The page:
The concept of rising powers is a crucially important one in international relations, central to questions of power transitions, war and peace. Despite the emphasis on these states by both IR theorists and policy experts, there is very little agreement on which state is a rising power, when they rose, and when they have risen. This is because these states are primarily analysed through the lens of their material capabilities. In this book project I argue instead that rising powers also need to be analysed in terms of their beliefs about great power. I examine historical cases of rising powers—the US, the Netherlands, Japan and Germany—to show how beliefs played a role in their rise, and I then draw lessons for our understanding of China and India today.Manjari Chatterjee Miller is Associate Professor of International Relations at the Frederick S. Pardee School of Global Studies at Boston University, and the author of Wronged by Empire: Post-Imperial Ideology and Foreign Policy in India and China. She works on foreign policy and security issues with a focus on South and East Asia, particularly India and China. Her work has appeared in academic journals as well as non-academic outlets such as Foreign Affairs, the New York Times, The Diplomat, the Asia Society Policy Institute, The Hindu and the Christian Science Monitor, and been supported by, among others, the Smith Richardson Foundation, the East-West Center, Oxford University, the Weatherhead Center for International Affairs, and the US Department of Education. Before joining Boston University, Miller completed her PhD at Harvard University, and a post-doctoral fellowship at Princeton University.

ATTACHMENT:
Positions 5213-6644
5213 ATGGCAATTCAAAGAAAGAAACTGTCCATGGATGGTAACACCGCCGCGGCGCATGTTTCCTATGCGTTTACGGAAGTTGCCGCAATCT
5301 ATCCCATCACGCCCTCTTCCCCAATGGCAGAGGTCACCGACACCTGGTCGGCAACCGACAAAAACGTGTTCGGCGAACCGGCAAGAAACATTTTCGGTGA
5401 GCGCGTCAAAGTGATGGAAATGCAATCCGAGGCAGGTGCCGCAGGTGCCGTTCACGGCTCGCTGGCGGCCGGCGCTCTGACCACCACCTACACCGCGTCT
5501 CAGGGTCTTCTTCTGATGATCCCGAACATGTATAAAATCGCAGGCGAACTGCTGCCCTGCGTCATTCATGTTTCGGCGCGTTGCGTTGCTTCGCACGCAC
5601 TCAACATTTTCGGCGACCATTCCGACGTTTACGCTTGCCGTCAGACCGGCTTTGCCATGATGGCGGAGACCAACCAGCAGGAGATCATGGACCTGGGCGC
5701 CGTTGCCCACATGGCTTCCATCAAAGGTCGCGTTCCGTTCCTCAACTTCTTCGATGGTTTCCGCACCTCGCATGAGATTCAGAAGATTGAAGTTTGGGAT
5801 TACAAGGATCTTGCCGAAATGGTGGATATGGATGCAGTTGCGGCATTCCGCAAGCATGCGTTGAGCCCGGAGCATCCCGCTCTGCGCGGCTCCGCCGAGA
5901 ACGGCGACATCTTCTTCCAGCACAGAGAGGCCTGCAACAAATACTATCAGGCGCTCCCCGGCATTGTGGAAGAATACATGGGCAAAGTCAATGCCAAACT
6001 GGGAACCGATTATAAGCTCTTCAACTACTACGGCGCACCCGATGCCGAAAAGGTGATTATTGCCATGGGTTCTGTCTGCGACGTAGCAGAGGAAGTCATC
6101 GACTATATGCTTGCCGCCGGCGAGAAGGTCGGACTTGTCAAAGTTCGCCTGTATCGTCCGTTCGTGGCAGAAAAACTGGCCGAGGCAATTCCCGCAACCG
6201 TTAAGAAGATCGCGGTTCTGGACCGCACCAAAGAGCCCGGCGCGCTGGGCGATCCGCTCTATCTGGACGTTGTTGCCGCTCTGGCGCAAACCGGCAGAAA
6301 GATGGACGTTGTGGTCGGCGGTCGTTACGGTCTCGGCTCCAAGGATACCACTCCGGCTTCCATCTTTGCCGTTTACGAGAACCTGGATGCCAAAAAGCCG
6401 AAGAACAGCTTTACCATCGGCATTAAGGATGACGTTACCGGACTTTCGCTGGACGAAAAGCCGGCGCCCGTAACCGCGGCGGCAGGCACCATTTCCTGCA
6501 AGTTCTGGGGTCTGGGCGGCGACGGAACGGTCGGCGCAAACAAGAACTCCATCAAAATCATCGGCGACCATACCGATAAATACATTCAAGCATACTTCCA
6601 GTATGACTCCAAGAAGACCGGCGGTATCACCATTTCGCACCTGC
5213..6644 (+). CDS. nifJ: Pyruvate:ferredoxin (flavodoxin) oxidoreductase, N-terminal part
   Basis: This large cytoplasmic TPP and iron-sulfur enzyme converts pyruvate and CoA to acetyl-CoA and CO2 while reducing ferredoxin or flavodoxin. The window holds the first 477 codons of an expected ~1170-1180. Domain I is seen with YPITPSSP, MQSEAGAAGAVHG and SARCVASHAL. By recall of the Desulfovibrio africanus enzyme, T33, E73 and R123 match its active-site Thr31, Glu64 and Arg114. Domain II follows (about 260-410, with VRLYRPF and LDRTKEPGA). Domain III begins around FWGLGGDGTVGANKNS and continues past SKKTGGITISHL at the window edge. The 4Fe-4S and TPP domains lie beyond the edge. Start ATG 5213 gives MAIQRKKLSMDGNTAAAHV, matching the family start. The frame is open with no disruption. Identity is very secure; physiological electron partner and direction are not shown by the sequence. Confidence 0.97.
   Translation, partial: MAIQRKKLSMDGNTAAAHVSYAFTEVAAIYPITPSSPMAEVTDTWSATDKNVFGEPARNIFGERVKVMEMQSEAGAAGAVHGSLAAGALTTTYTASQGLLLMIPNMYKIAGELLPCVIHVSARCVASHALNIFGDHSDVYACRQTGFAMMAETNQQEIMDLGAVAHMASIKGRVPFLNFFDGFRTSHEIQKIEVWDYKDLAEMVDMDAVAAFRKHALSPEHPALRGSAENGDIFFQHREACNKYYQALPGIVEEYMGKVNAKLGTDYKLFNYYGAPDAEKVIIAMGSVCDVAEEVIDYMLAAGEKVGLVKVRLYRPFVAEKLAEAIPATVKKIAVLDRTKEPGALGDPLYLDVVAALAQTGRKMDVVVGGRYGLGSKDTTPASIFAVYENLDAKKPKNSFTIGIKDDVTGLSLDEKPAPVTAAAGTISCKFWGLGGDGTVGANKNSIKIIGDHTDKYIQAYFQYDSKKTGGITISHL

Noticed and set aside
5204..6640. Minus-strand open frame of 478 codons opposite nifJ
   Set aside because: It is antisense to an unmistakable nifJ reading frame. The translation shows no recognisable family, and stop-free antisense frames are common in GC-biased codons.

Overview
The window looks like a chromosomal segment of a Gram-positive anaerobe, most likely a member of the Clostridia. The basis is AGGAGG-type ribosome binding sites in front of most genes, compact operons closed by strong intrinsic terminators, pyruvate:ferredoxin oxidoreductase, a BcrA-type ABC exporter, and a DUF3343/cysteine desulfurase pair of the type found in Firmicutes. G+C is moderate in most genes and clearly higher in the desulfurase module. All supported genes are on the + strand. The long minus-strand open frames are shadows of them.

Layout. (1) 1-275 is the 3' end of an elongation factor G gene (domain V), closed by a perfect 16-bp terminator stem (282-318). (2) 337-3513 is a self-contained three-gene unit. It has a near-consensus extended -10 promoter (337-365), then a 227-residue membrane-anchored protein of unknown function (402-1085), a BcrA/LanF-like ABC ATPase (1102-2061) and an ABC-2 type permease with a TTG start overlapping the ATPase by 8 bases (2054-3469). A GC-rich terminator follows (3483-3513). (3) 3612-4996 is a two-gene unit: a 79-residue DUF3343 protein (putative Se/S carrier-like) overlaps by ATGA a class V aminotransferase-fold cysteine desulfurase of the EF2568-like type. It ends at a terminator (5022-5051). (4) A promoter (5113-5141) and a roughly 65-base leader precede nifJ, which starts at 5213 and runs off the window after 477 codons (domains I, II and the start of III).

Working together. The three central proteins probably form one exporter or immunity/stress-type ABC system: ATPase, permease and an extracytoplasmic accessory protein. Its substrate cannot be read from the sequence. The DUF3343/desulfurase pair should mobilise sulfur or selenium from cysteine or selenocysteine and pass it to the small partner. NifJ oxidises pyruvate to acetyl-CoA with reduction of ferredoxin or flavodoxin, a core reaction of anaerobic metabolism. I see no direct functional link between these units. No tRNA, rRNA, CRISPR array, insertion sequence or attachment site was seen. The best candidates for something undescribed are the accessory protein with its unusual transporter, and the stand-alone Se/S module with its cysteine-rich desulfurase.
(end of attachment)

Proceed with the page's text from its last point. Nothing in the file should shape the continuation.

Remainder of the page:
On August 7, 2018, Dr. Manjari Chatterjee Miller, Associate Professor of International Relations at Frederick S. Pardee School of Global Studies, University of Boston, discussed on how we could rethink and investigate the rising powers through the lens of their ideas and beliefs. The talk began with an introduction on the differences between China and India as rising powers, whereby while there are numerous articles and debates in China on what are China’s appropriate behaviors as a rising power, but such ideas, or clashes of ideas, are rare in India. She argued that for rising powers to emerge as great powers, material capabilities must be supported by beliefs of the rising power about the distribution of goods in the international order. She also argued that rising powers are not just revisionists, but they can also be accommodational as they rise. Using the historical case studies of the US and the Netherlands to reflect on today’s China and India, she argues that while China is taking the same path as all earlier rising powers, but India may be taking a different path.